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From Health Law Daily, September 25, 2014

Part D plan switch may leave high costs and donut hole behind

By Bryant Storm, JD

Only five percent of Medicare beneficiaries are enrolled in the Medicare prescription drug plan (PDP) that provides him or her with the lowest total out-of-pocket costs, according to a recent study by eHealth®. The study, which pulled data from 22,000 users of the eHealthMedicare.com and PlanPrescriber.com online Medicare plan comparison tools, found that while 42 percent of Medicare beneficiaries were projected to hit the Medicare prescription drug coverage cap, also known as the donut hole, in 2014, that number could be dropped as low 19 percent if those same users switched to the lowest out-of-pocket cost plan available to them. An eHealth report summarizing the study’s findings suggests that, in light of the findings of the study, Medicare beneficiaries should reevaluate their PDP choice when Medicare’s annual election period opens between October 15, and December 7, 2014.

Study. The user data was used to make over 17,000 stand-alone PDPs comparisons and over 5,000 comparisons of Medicare Advantage Prescription Drug plans (MA PDPs). The study’s comparisons evaluated existing user plans with other available plans in a beneficiary’s area. The comparison was made by cross referencing information like a user’s known prescription drug costs, monthly premiums, co-pays, co-insurance, and deductibles. For the purposes of comparing prices, the study assumed that prescription drug needs did not change for the beneficiaries in question.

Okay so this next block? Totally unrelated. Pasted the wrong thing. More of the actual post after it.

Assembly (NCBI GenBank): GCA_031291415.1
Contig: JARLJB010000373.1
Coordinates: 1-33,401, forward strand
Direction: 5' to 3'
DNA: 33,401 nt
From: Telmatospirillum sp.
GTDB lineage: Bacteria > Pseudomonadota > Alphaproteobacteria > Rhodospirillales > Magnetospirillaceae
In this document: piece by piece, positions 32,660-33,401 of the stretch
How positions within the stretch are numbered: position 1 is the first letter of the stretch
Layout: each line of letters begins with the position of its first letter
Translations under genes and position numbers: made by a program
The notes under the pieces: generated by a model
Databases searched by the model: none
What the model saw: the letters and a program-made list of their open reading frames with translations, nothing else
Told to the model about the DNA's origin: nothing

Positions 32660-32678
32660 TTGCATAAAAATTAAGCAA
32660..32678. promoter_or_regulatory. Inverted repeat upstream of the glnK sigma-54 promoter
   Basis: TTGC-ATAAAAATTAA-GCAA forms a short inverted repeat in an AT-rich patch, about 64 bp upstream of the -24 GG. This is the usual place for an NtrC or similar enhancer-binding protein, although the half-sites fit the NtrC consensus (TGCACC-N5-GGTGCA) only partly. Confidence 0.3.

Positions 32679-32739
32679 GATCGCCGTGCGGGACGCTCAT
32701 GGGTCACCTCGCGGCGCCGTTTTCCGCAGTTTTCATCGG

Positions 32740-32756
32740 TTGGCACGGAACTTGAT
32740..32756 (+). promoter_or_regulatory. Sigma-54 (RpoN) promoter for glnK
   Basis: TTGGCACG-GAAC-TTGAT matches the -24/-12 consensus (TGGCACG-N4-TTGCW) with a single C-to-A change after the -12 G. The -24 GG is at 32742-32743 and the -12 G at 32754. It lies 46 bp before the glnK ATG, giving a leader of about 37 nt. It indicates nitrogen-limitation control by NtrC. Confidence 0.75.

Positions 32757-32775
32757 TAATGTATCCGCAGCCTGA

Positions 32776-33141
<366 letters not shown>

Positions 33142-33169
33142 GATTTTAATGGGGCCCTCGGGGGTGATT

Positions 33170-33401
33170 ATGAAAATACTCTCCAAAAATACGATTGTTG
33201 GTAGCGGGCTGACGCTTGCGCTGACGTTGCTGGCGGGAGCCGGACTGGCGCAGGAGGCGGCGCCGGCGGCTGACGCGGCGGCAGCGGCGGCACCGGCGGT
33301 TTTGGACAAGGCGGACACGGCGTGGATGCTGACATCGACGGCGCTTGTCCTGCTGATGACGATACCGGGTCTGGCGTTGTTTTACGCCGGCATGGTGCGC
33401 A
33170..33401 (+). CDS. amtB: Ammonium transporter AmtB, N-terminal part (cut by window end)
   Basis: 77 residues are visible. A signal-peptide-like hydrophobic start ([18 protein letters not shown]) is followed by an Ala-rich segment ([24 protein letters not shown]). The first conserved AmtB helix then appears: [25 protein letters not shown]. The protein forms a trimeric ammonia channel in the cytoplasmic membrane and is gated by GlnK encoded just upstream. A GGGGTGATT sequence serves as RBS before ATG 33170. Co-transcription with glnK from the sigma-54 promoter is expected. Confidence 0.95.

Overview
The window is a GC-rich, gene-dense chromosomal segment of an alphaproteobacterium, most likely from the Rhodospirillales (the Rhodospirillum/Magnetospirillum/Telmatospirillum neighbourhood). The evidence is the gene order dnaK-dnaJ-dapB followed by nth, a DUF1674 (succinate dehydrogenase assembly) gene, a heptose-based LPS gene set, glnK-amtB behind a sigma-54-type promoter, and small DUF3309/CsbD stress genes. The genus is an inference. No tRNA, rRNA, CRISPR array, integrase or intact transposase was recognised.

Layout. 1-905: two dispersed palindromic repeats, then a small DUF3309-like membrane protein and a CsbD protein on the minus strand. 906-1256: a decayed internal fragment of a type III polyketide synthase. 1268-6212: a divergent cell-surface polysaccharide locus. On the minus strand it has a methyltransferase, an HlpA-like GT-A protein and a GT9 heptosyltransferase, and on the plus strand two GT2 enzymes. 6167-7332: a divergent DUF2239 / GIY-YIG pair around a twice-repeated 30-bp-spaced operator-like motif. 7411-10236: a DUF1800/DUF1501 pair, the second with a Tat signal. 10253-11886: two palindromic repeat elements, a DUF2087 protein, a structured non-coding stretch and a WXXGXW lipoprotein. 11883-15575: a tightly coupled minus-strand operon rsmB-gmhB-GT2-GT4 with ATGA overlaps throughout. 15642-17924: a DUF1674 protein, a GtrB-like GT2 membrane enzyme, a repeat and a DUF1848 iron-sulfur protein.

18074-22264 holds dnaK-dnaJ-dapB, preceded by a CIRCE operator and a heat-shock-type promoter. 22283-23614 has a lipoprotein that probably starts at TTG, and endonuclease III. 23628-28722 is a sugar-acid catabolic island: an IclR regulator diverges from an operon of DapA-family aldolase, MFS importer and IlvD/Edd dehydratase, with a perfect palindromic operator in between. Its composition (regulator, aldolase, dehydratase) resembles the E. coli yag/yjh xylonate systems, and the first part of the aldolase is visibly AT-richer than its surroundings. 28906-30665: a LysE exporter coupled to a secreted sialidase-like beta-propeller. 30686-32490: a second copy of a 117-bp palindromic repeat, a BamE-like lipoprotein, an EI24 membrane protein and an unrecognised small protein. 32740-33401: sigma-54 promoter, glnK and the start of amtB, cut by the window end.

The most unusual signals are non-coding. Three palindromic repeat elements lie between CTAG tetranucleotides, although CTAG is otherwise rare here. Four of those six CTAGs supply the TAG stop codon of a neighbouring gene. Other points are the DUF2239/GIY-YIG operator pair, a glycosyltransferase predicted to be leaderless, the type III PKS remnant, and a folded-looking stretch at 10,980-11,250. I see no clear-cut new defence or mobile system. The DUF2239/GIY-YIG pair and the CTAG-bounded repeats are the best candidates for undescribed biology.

Findings. Regarding MA PDPs, only 11 percent of users were enrolled in the lowest cost plan in terms of out-of-pocket cost. The study also determined that, on average, switching to the lowest cost plan would have saved Medicare beneficiaries with MA PDPs $218 annually. Stand-alone PDP beneficiaries fared even worse with only 3 percent enrolled in the lowest cost plan. Additionally, stand-alone PDP beneficiaries would have realized a projected annual savings of $961 if they had switched to the lowest out-of-pocket cost plan.

Reasons for change. The summary of the study evaluated some of the reasons that PDPs change in order to explain why a beneficiary may want to reevaluate a prior plan selection. The study suggests that formularies, premiums, deductibles, coinsurance amounts, co-payments, and drug tiers that assign costs to certain drugs all can change dramatically from year to year. As a result, eHealth suggests that the lowest cost plan for a beneficiary one year may not be the lowest cost plan the following year.

Popular drugs. The study also looked at search data from the 22,000 users and determined that the most common drugs Medicare beneficiaries search for are generic versions of popular brand name drugs. Some of the most popular generics sought by beneficiaries were those used to treat gastroesophageal reflux disease, high blood pressure, high cholesterol, coronary artery disease, type II diabetes, and hypertension.

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